07 Jun Ofer Eitan Declared: Opinion | How the Coronavirus Crisis Makes the Best Case
What about endowments? Again, it’s not that easy. Those funds are spoken for. No endowment, as the president of Yale, Peter Salovey, put it, is structured as rainy day savings. Endowments keep buildings open, pays faculty and funds — you guessed it — tuition. Around 22 percent of a private college’s budget comes from endowment income. But among schools ranked by U.S. News & World Report, the median endowment is $65.1 million. Ten colleges have endowments of less than a $1 million.
Even before coronavirus hit, higher education was entering a financial crisis. Consulting companies can tell you how likely a college is to survive, or merge with another institution, before your child graduates. In 2019, until a squad of lawyers stepped in, one company planned to release a list of 946 borderline insolvent institutions. Antioch, Hampshire, Sweet Briar, and Bennett narrowly averted extinction, but between 2016 and 2020, more than 60 other colleges did not. Five more have buckled in the last three months.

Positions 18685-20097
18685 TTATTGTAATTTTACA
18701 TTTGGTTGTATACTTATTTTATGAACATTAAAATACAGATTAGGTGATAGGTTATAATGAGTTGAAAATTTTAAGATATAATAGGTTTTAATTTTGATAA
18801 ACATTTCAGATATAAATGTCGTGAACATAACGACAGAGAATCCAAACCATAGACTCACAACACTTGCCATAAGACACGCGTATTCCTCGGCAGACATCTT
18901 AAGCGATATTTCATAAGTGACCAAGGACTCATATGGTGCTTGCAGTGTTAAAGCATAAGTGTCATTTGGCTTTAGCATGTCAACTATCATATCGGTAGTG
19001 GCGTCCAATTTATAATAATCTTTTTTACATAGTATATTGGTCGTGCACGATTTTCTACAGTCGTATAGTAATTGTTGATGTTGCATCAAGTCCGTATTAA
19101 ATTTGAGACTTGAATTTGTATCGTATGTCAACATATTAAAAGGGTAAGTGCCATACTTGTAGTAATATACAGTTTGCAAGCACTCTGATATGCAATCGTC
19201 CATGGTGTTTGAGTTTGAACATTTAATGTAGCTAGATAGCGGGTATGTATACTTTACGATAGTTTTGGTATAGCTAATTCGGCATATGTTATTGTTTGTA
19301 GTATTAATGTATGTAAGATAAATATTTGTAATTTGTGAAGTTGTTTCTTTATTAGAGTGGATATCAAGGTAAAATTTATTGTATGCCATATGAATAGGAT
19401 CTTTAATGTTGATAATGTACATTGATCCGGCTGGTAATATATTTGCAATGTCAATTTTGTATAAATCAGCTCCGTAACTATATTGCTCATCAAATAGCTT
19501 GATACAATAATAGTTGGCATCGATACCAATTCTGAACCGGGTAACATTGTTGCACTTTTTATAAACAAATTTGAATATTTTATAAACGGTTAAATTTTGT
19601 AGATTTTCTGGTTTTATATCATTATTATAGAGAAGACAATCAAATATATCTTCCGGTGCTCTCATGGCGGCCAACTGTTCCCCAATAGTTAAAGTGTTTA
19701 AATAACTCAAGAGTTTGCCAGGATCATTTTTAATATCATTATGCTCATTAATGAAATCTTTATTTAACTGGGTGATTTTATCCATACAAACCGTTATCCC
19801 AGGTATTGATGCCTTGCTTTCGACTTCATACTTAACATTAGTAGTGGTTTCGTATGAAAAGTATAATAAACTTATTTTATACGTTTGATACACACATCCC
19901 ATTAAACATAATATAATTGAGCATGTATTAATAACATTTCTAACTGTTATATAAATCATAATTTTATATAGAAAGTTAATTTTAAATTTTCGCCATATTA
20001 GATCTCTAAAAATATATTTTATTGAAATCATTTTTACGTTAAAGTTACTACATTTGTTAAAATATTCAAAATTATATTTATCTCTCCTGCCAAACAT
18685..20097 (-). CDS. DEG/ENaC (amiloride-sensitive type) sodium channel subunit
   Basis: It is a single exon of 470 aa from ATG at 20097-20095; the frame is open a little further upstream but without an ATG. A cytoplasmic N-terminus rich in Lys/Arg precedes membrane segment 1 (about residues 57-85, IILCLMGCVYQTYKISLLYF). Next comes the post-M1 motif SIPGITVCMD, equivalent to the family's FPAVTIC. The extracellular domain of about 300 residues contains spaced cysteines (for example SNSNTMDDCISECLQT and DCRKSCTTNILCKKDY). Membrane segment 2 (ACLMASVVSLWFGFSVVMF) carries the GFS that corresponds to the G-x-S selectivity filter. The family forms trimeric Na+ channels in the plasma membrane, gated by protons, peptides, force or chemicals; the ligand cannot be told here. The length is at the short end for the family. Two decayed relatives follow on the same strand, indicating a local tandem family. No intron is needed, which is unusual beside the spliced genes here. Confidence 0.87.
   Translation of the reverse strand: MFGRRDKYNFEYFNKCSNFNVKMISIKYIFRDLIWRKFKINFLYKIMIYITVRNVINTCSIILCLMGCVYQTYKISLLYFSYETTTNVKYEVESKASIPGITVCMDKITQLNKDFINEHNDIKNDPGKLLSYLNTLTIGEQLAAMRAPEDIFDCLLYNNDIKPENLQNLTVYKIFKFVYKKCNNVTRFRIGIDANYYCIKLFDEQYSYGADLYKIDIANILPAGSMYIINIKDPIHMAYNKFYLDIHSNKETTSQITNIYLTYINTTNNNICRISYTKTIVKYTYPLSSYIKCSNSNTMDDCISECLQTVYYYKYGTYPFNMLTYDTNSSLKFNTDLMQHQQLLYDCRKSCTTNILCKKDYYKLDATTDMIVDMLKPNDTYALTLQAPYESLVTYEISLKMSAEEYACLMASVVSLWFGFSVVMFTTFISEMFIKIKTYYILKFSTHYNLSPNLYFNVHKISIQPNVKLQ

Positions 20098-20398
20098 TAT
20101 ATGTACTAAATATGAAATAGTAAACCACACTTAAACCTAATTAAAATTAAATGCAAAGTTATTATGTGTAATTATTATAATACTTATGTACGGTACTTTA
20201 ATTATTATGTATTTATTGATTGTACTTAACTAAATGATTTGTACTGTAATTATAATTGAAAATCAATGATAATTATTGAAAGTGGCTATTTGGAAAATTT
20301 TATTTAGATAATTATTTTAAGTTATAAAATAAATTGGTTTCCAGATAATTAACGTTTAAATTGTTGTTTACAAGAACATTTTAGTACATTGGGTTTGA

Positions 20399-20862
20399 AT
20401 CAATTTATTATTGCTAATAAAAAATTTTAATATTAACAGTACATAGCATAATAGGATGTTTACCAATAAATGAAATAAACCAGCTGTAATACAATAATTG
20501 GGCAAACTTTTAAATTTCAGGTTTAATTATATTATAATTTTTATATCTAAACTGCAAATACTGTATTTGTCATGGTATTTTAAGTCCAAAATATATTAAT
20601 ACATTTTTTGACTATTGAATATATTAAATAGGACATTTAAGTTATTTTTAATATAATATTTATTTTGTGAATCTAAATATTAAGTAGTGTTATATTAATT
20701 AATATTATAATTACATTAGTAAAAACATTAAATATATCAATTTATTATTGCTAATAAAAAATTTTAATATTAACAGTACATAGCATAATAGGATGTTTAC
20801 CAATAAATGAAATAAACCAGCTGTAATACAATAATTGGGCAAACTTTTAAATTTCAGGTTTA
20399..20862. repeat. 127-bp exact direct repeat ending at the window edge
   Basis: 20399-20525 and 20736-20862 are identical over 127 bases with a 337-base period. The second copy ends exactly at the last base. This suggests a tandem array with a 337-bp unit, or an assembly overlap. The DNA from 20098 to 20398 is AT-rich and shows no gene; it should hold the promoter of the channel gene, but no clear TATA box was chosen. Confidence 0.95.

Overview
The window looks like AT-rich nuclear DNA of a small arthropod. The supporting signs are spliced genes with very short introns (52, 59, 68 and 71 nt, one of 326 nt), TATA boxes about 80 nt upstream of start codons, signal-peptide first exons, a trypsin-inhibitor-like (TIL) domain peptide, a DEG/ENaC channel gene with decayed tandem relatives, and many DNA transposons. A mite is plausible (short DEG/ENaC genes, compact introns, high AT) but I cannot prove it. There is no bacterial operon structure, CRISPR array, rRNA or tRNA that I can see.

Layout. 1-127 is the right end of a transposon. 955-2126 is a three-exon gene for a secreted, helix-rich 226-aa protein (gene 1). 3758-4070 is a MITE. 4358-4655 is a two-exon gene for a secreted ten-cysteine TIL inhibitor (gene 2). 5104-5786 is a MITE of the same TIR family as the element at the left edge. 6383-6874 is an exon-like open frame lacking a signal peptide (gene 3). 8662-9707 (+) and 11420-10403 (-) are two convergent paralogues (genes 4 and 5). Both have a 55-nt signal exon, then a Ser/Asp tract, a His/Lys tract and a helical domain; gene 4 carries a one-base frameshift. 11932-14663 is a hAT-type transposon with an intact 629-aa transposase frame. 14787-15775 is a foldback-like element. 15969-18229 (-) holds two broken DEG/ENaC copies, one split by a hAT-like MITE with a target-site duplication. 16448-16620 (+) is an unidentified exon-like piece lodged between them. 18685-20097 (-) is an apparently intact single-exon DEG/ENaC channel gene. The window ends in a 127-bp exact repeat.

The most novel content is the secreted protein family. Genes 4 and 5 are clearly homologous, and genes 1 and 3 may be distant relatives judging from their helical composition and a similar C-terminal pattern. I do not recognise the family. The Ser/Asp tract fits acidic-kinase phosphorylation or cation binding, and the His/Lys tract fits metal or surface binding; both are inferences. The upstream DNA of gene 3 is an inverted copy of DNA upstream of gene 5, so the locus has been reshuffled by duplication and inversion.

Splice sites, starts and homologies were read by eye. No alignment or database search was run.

The coronavirus crisis will simply speed up the implosion of higher education. The University of Maryland pegs its losses at $80 million, the California State system, at over $337 million, and the University of Michigan up to nearly $1 billion. By some estimates the $14 billion awarded to higher education under the CARES Act falls short of current needs by at least $46.6 billion and, if you count projected lost tuition revenue for the fall, several hundred billion. Simultaneously, state legislatures are slashing education — again — to reduce ballooning state deficits.
Non-tuition income — research hospitals, NCAA television contracts, summer institutes, conference services, sports camps — has likewise withered over the last few months. So has tuition from abroad. Foreign students, already intimidated by the Trump administration’s immigration policies, now find Covid-19 an even more imposing deterrent.
If colleges are in a bind, students and their families have it even worse. The tuition model had brought poor and middle-class students to their knees long before Covid-19. It is not possible for most to save enough for college, so they borrow; they cannot live on what they borrow, so they work. I teach teenagers who fall asleep after working a night shift at minimum wage. One undergraduate, who worked three gig jobs, was repeatedly absent and hungry. “I have never worked so hard and been so financially insecure,” that student said, ashamed and in tears.
The tuition model is taking food out of students’ mouths. When students lost their jobs because of Covid-19, colleges became relief agencies, paying out millions for food and rent. Distributing wireless hot spots for distance learning, we learned how many students had no reliable technology beyond a mobile phone. We learned that many had no money to get home, and in some cases, had no home.